In Borderstan’s northeast corner, a collection of people pay for the privilege of sharing chairs and desks. This concept is known as a co-working space; and this particular space is called Affinity Lab. Housed in a small building near 9th and U Streets NW, Affinity Lab is the office for people working for themselves.
Originally located in Adams Morgan, Affinity Lab has been around for 11 years. However, since the business relocated to its current U Street NW location in 2010, it’s grown significantly. Affinity Lab’s success can be attributed to a number of things, including its interest in building a social and professional community.
Another reason for its growth: the Lab’s new location. “Some of the success of this location is the fact that it’s so close to the metro,” said Lauren Hodge of Affinity Lab. “It’s kind of at a really good spot on U Street to be a part of things that are changing and growing and evolving rapidly.”
How Affinity Lab works for its customers
People pay to join Affinity Lab because it offers a community for what often can be a lonely road, that of the entrepreneur. Along with a spot to work, wireless Internet, a printer and shared conference rooms, Affinity also offers its members a connection with others running their own businesses.
A listserv of about 200 people routinely circulates a range of opportunities for both current and past Affinity members. “The listserv is a kind of trusted YellowPages if you will,” said Hodge. “People use it to get or to give value.”
Affinity has three membership levels, ranging from those for entrepreneurs who need a set working space to what’s called virtual memberships. The latter is what a majority of members pay for at Affinity. “They’re (virtual members) people who may keep a home office or who may work out of Starbucks,” said Hodge. “For them this is basically an opportunity for them to get plugged in, but they don’t need a physical desk.”
Members of the Lab range from designers to nonprofits. The only restriction Affinity places on who can be a member is how well someone’s mentality fits with being in a co-working space. “You know if you fit here,” said Hodge.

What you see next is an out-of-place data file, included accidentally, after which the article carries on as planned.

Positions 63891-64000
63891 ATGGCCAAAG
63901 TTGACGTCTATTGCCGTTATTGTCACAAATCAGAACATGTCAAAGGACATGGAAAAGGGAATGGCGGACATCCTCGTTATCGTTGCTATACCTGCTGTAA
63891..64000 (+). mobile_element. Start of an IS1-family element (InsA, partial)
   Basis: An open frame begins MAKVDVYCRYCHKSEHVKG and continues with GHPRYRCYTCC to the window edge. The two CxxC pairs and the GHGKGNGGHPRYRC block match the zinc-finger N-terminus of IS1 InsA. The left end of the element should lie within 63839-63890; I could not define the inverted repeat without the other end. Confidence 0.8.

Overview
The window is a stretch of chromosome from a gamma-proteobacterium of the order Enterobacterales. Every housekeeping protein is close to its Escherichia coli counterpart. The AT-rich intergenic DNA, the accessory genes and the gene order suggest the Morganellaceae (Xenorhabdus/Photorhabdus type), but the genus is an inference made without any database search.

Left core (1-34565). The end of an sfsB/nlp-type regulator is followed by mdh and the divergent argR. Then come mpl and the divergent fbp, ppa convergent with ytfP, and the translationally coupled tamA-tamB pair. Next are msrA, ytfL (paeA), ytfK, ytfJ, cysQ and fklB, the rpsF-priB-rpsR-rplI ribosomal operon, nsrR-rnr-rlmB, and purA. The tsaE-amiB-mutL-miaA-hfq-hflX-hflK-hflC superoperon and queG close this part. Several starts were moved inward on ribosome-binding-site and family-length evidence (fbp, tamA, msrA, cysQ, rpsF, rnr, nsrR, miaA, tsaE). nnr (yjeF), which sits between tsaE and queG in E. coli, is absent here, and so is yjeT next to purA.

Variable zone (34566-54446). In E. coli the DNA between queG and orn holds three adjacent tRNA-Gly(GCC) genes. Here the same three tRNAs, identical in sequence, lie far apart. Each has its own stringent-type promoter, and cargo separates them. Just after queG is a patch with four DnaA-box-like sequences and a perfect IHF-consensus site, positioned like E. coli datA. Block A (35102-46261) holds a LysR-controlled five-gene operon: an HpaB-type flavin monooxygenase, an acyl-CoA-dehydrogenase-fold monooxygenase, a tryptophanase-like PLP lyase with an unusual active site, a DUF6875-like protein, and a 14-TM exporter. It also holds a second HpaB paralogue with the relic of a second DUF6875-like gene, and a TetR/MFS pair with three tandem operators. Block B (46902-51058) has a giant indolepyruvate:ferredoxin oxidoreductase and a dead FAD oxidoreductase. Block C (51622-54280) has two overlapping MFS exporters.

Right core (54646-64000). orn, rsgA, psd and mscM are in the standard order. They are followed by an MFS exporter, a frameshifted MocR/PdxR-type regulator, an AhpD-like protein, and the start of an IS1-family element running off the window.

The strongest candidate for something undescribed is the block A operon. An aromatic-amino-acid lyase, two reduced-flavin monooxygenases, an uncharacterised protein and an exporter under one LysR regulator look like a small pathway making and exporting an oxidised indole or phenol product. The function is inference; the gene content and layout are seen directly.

Judging by the buzz of activity on a weekday afternoon, a lot of Borderstan’s entrepreneurs seem to fit just fine at Affinity.
President Barack Obama recently announced Startup America, the White House initiative that encourages entrepreneurship throughout the nation. Here in the neighborhood, Affinity Lab on U Street NW also inspires local entrepreneurs to pursue their dreams. The entrepreneurial launch platform not only provides a shared office space, but more importantly a collaborative community of business owners and resources.
Affinity Lab has not always been part of the U Street corridor. Before opening up a space just east of the U Street Metro in January 2010, Affinity Lab had been part of the Adams Morgan neighborhood for nearly a decade. The organization maintained two separate spaces in Adams Morgan and U Street for most of 2010 and consolidated the two spaces into the U Street office at the end of last year.
“First and foremost, this place is a community. The added value is the office space,” said Affinity Lab’s CEO and President Philippe Chetrit. The real power of the organization is having great access to other members, and working out of two separate spaces took away from that accessibility, he said.